How To Paint Exterior Fence (Best Way)?


If you have a wood fence that needs a facelift, you can grab a paintbrush and spend several days on the project. Or, you can use a sprayer and finish in an afternoon. With a sprayer, you won’t have to dab into tight corners or go over the same spot several times to replenish paint soaking into the hungry wood. Sprayers shorten the job and provide maximum coverage and a streak-free finish.


If you’ve recently built your wood fence, you’ll want to let it season for three to four weeks before applying paint or stain. Moisture in unseasoned wood can cause warping, and paint adhesion will also suffer. Wait for dry weather and begin painting in the early morning before the sun heats the wood. Wood that’s hot can cause the paint solvent to evaporate quickly, resulting in cracks and other defects.


Professional painters call the process of scraping, cleaning and masking for paint jobs “prepping.” Whenever you use a sprayer, prepping should involve drop cloths to protect surrounding vegetation, sidewalks and landscape features. Don’t forget to put a drop cloth immediately under the section of the fence you’re painting to catch drips. If your fence has been previously painted, prepping also includes scraping off all peeling or chipping paint. A power washer gets this job done quickly and efficiently — just remember to let the fence thoroughly dry before applying paint. If the fence needs repairs, it’s better to do these before you paint so you can hide any new screws or wood filler.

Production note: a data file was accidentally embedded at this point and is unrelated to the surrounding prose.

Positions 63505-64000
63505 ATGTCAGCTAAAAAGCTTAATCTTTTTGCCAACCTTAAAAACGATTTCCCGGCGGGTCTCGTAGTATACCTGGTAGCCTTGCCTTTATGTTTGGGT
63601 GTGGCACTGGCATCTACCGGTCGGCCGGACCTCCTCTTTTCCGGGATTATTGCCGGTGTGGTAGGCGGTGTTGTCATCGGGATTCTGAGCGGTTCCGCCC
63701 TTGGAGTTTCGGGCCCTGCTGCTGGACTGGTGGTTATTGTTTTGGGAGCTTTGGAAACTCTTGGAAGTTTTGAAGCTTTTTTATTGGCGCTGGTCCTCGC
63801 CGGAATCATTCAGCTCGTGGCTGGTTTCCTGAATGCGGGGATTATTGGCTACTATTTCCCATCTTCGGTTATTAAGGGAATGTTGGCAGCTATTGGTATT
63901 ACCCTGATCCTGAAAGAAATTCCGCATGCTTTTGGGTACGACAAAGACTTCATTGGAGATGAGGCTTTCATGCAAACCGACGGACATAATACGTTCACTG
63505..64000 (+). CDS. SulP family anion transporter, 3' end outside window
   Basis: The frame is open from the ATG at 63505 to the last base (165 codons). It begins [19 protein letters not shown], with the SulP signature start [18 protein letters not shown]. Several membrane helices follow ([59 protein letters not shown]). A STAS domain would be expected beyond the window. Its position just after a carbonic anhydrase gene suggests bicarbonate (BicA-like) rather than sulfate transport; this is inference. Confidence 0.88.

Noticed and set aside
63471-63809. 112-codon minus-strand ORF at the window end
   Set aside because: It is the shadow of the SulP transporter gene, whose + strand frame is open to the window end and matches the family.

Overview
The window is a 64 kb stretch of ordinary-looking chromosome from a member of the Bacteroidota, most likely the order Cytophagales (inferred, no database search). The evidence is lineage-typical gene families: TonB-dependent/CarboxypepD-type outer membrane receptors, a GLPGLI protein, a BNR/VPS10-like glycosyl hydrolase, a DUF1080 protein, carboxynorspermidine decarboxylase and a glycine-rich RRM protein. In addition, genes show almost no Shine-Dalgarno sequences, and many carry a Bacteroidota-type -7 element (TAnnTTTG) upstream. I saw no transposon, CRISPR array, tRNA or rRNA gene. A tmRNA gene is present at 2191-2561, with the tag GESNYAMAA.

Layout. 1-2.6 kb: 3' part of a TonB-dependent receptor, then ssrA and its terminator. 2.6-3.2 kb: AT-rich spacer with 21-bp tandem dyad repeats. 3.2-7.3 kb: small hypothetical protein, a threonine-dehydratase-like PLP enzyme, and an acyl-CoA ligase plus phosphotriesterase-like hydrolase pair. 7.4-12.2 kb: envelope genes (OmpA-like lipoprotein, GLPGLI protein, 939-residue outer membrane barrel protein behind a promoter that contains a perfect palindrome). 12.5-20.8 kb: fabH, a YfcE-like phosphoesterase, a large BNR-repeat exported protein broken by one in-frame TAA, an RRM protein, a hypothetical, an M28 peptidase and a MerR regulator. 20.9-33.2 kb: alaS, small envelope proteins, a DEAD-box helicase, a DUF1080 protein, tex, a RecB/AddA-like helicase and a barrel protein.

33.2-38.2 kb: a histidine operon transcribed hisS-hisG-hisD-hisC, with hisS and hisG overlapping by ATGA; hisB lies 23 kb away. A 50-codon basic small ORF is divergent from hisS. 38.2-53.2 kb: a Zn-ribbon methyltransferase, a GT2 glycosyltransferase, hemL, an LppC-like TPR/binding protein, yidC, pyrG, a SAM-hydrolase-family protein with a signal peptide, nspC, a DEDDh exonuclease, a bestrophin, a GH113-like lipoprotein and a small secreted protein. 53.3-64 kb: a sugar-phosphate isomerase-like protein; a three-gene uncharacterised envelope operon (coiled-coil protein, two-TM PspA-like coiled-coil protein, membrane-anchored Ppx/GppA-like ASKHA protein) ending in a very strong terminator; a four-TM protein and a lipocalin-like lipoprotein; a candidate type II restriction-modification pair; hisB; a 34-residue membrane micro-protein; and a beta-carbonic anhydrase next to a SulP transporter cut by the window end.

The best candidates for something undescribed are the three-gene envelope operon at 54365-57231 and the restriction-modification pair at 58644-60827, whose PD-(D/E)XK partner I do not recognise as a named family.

Unless you’re painting a small fence section, you’ll save money by buying paint in five-gallon buckets and using a sprayer. It is quick to set up the sprayer and get it primed for painting. The sprayer pump attaches to the five-gallon bucket, and you can move both at the same time as you progress along the fence line. Adjust the nozzle to give broad coverage while still affording you the ability to focus in corners and crevices. Most sprayers come with nozzles you can adjust as needed — an advantage over conventional airless sprayers.


One of the cardinal rules of paint spraying is to maintain a uniform 6-8″ distance between the nozzle and the surface you’re painting. Be careful not to arc off at the end of the stroke. When painting rails, set the nozzle to spray a vertical pattern, and move the gun back-and-forth. When painting panels, you can use the same method, but it’s a good idea to go back over your work in the perpendicular direction with the nozzle rotated 90 degrees. This creates a crisscross pattern that eliminates streaks. Even if your fence needs two coats, it can take just a weekend to give it a completely new look that will impress the neighbors. You’ll love the results!

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